Another and more specific object of the present invention is directed to the provision of a new and improved metal container with weld seams internally covered with a powder lacquer and which metal container fully satisfies the requirements of foodstuff-related legal provisions.

Still another important object of the present invention is directed to a new and improved metal container with weld seams covered by a thermosetting powder lacquer which has sufficient flexibility after curing to follow deformations in the metal container to which the thermoset lacquer is applied.

Now in order to implement these and still further objects of the invention, which will become more readily apparent as the description proceeds, the powder lacquer of the present development is manifested by the features that, the powder lacquer essentially consists of a mixture of at least two aromatic epoxide resins a first component of which contains a maximum of two epoxide groups per molecule on the average and a second component of which contains more than two epoxide groups per molecule on the average, a hardener selected from the group: condensation product of diglycidylether of bisphenol-A and bisphenol-A, an acidic polyester on the basis of trimellitic acid anhydride and an aliphatic polyol, phenolic resin, or a mixture thereof, and a catalyst.

Preferably the epoxide resin mixture contains as the second component an epoxidized novolac resin having an epoxide equivalent weight in the range of 150 to 220 in a proportional amount in the range of of 5 to 15 percent by weight of the aromatic epoxide resin mixture.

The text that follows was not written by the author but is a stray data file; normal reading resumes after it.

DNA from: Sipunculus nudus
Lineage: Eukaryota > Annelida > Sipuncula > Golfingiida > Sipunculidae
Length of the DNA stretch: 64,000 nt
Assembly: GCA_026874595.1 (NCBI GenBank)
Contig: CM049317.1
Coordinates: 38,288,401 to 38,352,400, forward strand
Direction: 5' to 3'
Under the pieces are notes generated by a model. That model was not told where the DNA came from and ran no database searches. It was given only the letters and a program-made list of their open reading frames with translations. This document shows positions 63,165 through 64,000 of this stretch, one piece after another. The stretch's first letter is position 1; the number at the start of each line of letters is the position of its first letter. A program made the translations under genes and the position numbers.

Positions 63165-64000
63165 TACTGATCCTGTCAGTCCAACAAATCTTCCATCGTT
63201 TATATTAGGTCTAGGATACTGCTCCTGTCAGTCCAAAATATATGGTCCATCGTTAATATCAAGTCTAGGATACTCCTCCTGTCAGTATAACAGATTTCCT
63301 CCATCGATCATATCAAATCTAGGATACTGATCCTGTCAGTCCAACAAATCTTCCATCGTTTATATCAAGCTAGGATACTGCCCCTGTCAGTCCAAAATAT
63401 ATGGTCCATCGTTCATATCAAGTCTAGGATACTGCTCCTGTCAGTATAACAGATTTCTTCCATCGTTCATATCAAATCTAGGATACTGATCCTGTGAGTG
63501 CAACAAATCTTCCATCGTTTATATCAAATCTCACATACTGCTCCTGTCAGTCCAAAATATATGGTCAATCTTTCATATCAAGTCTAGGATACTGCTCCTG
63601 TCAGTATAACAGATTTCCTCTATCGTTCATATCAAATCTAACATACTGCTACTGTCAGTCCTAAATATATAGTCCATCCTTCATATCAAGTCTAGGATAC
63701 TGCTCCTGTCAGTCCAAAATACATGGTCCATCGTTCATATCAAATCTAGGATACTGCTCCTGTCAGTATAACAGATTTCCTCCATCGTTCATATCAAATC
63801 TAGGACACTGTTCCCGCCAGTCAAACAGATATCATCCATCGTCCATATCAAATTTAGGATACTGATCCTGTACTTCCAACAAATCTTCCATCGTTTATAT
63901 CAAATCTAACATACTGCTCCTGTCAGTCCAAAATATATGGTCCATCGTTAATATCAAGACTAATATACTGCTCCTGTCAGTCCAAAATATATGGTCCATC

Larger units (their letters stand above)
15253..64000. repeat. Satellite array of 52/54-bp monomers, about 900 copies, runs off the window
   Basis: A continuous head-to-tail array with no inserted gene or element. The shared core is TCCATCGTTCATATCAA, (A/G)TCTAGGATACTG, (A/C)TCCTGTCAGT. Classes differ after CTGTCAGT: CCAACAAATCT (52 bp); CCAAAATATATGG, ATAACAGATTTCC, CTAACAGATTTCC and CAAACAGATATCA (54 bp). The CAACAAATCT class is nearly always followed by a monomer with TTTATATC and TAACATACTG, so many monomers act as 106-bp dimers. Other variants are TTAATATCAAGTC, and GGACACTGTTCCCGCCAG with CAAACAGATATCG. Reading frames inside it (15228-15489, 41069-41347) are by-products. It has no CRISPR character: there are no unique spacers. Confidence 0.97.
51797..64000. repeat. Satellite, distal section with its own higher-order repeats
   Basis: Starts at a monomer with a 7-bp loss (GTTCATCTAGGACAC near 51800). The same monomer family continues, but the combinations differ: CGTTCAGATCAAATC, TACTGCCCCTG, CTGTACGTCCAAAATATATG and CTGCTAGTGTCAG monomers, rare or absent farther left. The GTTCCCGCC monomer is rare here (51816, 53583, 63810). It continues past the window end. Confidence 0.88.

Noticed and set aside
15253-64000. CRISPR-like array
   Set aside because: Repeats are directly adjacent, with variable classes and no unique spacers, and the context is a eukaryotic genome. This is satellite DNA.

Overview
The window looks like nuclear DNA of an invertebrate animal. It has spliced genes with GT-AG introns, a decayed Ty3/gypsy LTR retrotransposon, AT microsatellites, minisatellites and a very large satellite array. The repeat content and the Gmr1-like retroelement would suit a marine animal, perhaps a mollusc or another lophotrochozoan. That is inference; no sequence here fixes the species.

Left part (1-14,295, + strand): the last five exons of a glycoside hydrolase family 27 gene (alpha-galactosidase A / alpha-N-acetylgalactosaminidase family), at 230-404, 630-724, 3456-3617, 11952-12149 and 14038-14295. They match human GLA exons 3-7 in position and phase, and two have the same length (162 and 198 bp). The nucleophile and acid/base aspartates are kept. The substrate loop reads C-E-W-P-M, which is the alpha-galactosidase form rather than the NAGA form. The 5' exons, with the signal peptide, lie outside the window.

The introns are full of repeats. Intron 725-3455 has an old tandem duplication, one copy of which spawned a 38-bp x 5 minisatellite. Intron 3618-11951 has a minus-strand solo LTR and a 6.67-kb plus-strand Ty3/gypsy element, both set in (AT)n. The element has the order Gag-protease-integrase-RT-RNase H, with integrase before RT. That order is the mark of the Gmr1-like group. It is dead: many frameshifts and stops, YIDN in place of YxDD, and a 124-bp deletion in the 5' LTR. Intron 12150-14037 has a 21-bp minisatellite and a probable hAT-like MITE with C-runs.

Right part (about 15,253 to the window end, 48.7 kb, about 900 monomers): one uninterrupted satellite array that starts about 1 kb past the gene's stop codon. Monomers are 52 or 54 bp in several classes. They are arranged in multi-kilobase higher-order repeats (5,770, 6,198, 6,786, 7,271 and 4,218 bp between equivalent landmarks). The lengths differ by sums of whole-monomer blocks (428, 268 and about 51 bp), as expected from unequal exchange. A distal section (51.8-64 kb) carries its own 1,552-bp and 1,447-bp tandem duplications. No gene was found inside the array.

A preferred composition of the powder lacquer contains the aromatic epoxide resin mixture in an amount in the range of 72 to 73 percent by weight and the hardener condensation product of diglycidyl ether of bisphenol-A and bisphenol-A in an amount in the range of of 25 to 27 percent by weight of the powder lacquer.

Advantageously the catalyst is selected from the group: imidazole, 2-methyl imidazole, ethyltriphenylphosphoniumchloride or another salt thereof, aluminum acetylacetonate, primary, secondary or tertiary aminophenol, toluene sulfonic acid salt.

The thermosetting powder lacquers composed according to the invention advantageously have a long shelf-life at environmental temperatures and a softening point in the range of 65° C. to 100° C. so that they can be easily prepared by the usual techniques and can be stored unchanged for long periods of time. At softening temperatures below 65° C. there is the danger of agglutination in the lacquer applying system.

The thermosetting powder lacquers according to the invention can be hardened to form a flexible thermoset lacquer at temperatures above 200° C. within very short periods of time, for example in the range of 230° C. to 350° C. within 3 to 20 seconds.

The advantageous properties of the thermosetting powder lacquer and of the thermoset lacquer prepared therefrom by hardening are based thereon, that inter alia, despite the long storage life there are obtained very short hardening periods which enable processing in a continuous passage furnace. The thermoset lacquer is to a wide extent resistant against the action of chemicals and free of odor or taste. The thermoset lacquer also forms a well-adhering, stable and deformable cover which can be sterilized. The weld seam is uniformly and continuously covered particularly at the edges thereof. The thermoset lacquer thus formed not only possesses the required hardness and high impact strength, but also to a specific extent high flexibility so that the cover of the weld seam can follow deformations of the metal container without detachment or crack or fissure formation.

The powder lacquer according to the invention furthermore, if desired, may contain levelling agents, pourability assisting agents, pigments, fillers, thickening agents or mixtures thereof without the advantageous properties of the flexible thermoset lacquer produced therefrom by hardening being detrimentally affected by such additives.

According to the invention the thermosetting powder lacquer having the composition as stated hereinbefore is used to cover weld seams in the interior of metal containers for foodstuffs or beverages. This is made possible because the thermoset lacquer formed from the powder lacquer by hardening constitutes a stable cover which satisfies all presently valid legal regulations with respect to foodstuffs and beverages.